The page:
Thought better of it: NSA can get rid of evidence, judge says
A federal judge who ordered the National Security Agency to retain all records of its secret telephone surveillance related to an ongoing case has reversed the order – just a day after it was issued.
“In order to protect national security programs, I cannot issue a ruling at this time. The Court rescinds the June 5 order,” US District Judge Jeffrey White said from the bench on Friday.
The NSA had been prohibited from destroying any of its records of communications surveillance on Thursday – specifically under the government’s Section 702 program.
Section 702 of the Foreign Intelligence Surveillance Act (FISA) has been used by the NSA to justify widespread collection of phone calls and emails.
White first ordered that the agency retain records in March, to which the NSA responded that it was legally obliged to destroy all documents after a five year period.
White issued the temporary restraining order (TRO) in March to prevent the destruction of evidence. However, on Thursday, EFF filed an emergency motion, stating that in the past week interactions with government lawyers demonstrated that the destruction of records had continued.
Records could form a basis of evidence for two pending lawsuits posing a challenge to the surveillance program. One was filed by AT&T customers and the other by 23 Californian organizations.
The case - Jewel v. NSA the Electronic Frontier Foundation (EFF) sued the NSA and other government agencies on behalf of AT&T customers.
The Friday hearing saw lawyers from the Electronic Frontier Foundation (EFF) going up against lawyers from the Department of Justice.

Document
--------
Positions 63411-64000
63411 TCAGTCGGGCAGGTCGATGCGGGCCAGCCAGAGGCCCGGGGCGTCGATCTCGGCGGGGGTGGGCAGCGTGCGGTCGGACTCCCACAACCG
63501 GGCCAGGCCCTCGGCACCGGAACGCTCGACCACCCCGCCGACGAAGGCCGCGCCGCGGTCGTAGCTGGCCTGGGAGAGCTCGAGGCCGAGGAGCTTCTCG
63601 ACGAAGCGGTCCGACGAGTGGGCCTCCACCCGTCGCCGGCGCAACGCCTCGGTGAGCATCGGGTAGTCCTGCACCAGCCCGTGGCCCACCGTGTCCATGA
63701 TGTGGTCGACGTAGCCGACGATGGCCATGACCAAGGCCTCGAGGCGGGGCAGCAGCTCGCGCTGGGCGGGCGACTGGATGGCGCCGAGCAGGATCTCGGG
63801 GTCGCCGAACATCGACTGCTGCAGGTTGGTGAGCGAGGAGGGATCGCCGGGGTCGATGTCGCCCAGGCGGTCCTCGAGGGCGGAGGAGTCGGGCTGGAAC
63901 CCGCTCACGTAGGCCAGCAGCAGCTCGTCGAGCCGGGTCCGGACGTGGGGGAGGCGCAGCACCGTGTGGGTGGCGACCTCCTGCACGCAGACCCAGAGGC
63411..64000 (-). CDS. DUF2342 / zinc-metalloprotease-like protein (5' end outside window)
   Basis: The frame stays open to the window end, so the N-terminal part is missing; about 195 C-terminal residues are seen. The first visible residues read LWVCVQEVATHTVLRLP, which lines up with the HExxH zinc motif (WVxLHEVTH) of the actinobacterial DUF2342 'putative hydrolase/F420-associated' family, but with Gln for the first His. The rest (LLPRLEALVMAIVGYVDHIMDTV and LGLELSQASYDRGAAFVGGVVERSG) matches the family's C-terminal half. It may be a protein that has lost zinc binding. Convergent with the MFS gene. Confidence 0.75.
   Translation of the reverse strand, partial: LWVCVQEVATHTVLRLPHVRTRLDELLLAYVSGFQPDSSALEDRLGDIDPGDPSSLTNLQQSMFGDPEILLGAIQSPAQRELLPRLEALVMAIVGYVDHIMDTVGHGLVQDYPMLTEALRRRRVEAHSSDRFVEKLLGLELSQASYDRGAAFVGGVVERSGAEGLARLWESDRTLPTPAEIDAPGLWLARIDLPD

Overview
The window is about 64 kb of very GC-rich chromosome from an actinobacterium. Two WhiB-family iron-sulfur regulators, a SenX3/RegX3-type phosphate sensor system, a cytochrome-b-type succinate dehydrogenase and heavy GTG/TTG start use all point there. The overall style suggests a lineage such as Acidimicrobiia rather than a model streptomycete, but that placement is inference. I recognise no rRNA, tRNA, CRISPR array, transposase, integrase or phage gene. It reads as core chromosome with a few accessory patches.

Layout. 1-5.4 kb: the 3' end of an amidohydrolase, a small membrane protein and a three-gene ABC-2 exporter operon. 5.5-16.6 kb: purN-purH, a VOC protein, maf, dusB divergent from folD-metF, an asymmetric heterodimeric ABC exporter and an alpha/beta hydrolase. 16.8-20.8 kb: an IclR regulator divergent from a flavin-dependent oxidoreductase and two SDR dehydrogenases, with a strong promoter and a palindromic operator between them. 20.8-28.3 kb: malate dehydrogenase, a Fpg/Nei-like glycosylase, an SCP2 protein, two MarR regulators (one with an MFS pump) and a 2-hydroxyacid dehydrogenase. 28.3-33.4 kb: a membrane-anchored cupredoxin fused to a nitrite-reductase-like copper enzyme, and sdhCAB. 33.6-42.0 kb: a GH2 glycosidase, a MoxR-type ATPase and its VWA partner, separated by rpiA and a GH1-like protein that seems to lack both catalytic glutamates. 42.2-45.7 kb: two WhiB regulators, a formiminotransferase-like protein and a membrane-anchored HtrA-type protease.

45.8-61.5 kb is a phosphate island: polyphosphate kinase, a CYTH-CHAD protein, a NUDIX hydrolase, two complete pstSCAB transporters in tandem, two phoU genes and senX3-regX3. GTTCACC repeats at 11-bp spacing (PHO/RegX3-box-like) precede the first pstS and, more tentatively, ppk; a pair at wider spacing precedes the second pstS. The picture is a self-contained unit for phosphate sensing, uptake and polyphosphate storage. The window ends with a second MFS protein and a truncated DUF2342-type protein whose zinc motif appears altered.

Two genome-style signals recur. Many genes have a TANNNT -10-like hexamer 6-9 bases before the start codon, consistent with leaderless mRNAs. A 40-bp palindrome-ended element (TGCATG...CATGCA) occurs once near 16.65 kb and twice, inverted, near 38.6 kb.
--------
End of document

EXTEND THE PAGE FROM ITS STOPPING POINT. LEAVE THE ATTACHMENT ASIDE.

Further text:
The case has stagnated in the court system for several years. In 2008, the original complaint was filed against AT&T and the government, which it was alleged, was involved in “illegal and unconstitutional program of dragnet communications surveillance conducted by the National Security Agency and other Defendants in concert with major telecommunications companies.”
Evidence pre-dated Snowden’s revelations in June 2013, and was based on evidence from former San Francisco AT&T technician Mark Klein in 2006.
“I don’t want the preservation effects to get in the way of national security, but I don’t want national security to checkmate our case,” Cindy Cohn, an EFF attorney, told the court, reported arstechnica.
Justice department lawyers sought a stay. They argued that phone records and internet programs were separate. Section 702 allows the government access to emails and Facebook messages. The lawyers said that their compliance would put the program at risk.